• History Of Hawaiian Shirts

History Of Hawaiian Shirts

Last update: 2023-10-07

Hawaiian shirts, sometimes known as aloha shirts, are a type of casual shirt originating in Hawaii that are known for their bright, bold patterns and colors. While the origins of Hawaiian shirts can be traced back centuries, they did not gain widespread popularity until the 1930s and 40s. Since then, Hawaiian shirts have become ingrained in pop culture and remain a staple of casual summer fashion.

Early Origins in the Pacific

The roots of Hawaiian shirts can be traced back to simple tunics made from tapa cloth that were worn by native Hawaiians before contact with Europeans. Tapa was a barkcloth made by pounding the inner bark of certain trees into thin sheets that could be dyed with natural plant dyes and decorated with simple patterns. These early Hawaiian garments were quite different from the boldly patterned shirts we know today, but they marked the beginnings of the Hawaiian shirt tradition.

Waiter in Hawaiian shirt holding tray of tropical drinks

As contact increased between Hawaii and the outside world in the 1800s, local dress began incorporating foreign influences. Immigrant plantation workers from Asia brought over their own traditional shirts, often made from brightly colored silk or cotton. Meanwhile, European and American sailors introduced more tailored shirts. The fusion of these diverse clothing styles helped give rise to early proto-Hawaiian shirts.

Rise of the Aloha Shirt in the 1930s

The Hawaiian shirt as we know it today arose in Honolulu in the 1930s. With the growing tourism industry in Hawaii, local entrepreneurs sought to create more appealing clothing for visitors. They began producing shirts with Hawaiian motifs and floral prints, often made from rayon or other comfortable, lightweight fabrics. Two Hawaiian brands, Musashiya and Surfriders, became pioneers in the Hawaiian shirt industry during this decade.

The Aloha Week festival, held in Honolulu in 1946, helped cement the Hawaiian shirt as a cultural symbol. Event coordinators encouraged men to wear Hawaiian shirts as a show of Hawaiian pride, kickstarting a trend. Locals embraced the festive shirts as business attire that was still relaxed and cool for the islands' climate.

Paramount Pictures film with Elvis Presley and Suzanna Leigh centre top

Popular Hollywood films and musicals like Blue Hawaii also exposed mainland American audiences to the Hawaiian shirt starting in the late 1930s. Soon celebrities like Bing Crosby, Elvis Presley, and Montgomery Clift were photographed wearing the shirts, sparking demand.

Mass Popularity from the 1940s-60s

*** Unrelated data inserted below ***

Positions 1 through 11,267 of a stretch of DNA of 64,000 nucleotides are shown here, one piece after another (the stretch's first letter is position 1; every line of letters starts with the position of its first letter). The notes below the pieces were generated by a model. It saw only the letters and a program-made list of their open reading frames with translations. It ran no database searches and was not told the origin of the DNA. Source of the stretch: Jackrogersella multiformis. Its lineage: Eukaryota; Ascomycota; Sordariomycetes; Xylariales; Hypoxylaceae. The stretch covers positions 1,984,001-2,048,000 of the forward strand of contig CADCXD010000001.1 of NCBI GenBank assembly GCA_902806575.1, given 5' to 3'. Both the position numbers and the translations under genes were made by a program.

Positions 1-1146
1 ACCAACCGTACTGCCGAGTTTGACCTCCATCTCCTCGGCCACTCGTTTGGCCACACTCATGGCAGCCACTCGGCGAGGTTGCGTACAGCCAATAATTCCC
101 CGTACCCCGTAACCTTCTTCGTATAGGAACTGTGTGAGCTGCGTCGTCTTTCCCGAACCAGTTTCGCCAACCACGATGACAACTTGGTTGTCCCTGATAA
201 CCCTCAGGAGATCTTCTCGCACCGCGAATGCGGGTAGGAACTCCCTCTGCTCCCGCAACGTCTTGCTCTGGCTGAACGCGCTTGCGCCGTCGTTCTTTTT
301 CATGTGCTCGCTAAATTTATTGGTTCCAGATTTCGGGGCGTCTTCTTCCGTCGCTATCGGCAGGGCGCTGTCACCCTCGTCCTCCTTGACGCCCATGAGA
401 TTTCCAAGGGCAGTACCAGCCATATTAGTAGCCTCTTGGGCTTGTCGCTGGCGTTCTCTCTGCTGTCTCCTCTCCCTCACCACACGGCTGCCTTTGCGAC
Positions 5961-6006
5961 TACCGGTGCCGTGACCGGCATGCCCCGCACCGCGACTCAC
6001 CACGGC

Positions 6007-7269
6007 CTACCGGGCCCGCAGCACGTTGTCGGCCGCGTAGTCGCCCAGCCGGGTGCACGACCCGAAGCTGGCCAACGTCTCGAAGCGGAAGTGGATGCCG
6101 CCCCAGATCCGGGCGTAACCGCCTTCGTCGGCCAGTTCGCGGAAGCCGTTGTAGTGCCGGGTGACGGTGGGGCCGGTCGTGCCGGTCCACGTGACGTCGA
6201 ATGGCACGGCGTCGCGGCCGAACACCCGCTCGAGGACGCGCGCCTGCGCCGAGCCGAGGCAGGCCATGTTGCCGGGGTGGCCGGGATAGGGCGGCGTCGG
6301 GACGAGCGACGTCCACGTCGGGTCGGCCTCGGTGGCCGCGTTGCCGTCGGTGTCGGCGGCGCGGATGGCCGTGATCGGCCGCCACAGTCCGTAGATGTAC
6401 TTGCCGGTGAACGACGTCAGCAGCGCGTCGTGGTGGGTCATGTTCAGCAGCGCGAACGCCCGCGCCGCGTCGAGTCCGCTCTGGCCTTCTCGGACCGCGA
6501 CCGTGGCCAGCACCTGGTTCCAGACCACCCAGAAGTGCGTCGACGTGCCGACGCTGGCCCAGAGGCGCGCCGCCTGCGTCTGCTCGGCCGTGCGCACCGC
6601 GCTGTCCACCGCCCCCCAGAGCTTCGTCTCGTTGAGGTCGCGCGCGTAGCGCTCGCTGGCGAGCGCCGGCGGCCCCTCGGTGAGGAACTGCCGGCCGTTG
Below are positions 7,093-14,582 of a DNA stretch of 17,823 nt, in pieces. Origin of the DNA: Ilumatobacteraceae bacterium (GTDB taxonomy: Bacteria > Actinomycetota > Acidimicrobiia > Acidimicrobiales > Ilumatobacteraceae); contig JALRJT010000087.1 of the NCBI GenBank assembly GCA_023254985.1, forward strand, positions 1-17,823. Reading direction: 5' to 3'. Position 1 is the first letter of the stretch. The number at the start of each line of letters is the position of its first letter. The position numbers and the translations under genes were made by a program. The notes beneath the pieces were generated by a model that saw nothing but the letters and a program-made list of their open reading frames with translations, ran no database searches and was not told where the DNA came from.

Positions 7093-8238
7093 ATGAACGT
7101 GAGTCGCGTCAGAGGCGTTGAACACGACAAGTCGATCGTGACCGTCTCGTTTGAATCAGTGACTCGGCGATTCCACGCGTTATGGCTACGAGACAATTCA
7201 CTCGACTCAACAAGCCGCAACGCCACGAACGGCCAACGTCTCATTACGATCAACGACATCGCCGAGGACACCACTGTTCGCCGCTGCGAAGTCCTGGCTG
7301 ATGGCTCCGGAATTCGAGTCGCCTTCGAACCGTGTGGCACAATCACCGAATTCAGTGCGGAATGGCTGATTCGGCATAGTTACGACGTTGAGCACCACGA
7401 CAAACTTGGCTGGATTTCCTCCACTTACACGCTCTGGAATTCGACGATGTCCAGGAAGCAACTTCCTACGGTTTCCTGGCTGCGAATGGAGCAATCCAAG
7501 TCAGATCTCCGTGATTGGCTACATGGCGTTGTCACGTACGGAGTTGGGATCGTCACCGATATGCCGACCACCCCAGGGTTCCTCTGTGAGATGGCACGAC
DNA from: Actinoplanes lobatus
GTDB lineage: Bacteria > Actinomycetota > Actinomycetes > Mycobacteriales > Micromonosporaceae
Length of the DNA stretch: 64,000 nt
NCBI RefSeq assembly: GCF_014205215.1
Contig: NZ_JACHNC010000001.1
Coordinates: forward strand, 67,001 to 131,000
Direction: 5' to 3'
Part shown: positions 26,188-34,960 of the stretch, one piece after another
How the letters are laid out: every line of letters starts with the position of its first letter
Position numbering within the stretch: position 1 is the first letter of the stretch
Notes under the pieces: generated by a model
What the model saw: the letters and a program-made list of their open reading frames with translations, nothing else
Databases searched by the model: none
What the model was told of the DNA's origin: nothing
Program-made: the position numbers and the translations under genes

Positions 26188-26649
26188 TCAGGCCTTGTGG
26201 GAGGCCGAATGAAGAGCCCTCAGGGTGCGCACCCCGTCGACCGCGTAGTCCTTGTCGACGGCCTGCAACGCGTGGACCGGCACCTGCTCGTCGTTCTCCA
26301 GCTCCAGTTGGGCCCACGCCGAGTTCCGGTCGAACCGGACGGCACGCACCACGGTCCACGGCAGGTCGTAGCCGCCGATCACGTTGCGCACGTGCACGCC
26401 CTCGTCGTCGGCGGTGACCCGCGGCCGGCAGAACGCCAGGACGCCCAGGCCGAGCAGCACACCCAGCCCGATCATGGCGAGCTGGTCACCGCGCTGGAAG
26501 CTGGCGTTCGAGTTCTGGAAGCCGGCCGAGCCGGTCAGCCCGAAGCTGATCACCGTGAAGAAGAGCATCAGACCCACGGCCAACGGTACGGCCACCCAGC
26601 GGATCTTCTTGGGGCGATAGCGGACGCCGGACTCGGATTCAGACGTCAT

The Hawaiian shirt exploded in popularity worldwide following World War II. Thousands of military personnel were stationed in Hawaii during the war and became enamored with the comfortable, casual shirts. They brought the shirts home with them when they returned stateside, spreading the style across the country.

More American tourists also flocked to Hawaii as leisure travel increased in the postwar years. Visitors inevitably wanted to take home a Hawaiian shirt as a vacation souvenir. To meet the demand, dozens of Hawaiian shirt manufacturers emerged, including industry leaders like Kamehameha, Reyn Spooner, and Kahala.

In 1956, the Magnum P.I. character Thomas Magnum famously wore Hawaiian shirts in the popular television series, further ingraining them in American pop culture. Soon celebrities like Elvis Presley, Montgomery Clift, Bing Cosby, and even President Harry Truman were photographed wearing the shirts.


The 1960s and 70s saw Hawaiian shirts adopted by the surf, skate, and rockabilly subcultures. Their explosion into mainstream American fashion solidified Hawaiian shirts as a summer staple. Brands diversified their offerings with a wide array of colors and prints to suit different tastes.

Modern Hawaiian Shirts

While Hawaiian shirts waned somewhat in popularity in the 1980s and 90s, they came back into fashion in the early 2000s. Contemporary designers have put modern spins on the Hawaiian shirt using bold graphic prints, slimmer cuts, and unconventional materials like silk or linen. However, many classic Hawaiian shirt brands like Tori Richard and Kahala still produce vintage-inspired designs.

Man by the sea

In Hawaii, aloha shirts remain ingrained as business attire that honors local culture. More broadly, they still evoke a relaxed, beachy vibe associated with Hawaiian vacations and luaus. As leisure travel resumes after COVID-19 declines, Hawaiian shirts are likely to retain their status as iconic souvenirs and summer fashion statements. After over a century of evolution, the Hawaiian shirt remains an enduring symbol of the Islands' vibrant culture and lifestyle.


In summary, the history of Hawaiian shirts reaches back centuries to early Hawaiian tunics but did not take shape as the distinctive style we know today until the 1930s. The shirts rose to worldwide popularity between the 1940s and 1960s thanks to exposure from Hollywood, tourists, and military personnel. While falling slightly out of mainstream fashion in the ensuing decades, Hawaiian shirts have retained their iconic association with Hawaiian culture and summer relaxation.

After over a hundred years of evolution, aloha shirts remain deeply intertwined with Island identity and continue to serve as fashionable summer wear. Their bold colors and prints will likely ensure Hawaiian shirts remain popular for generations to come.

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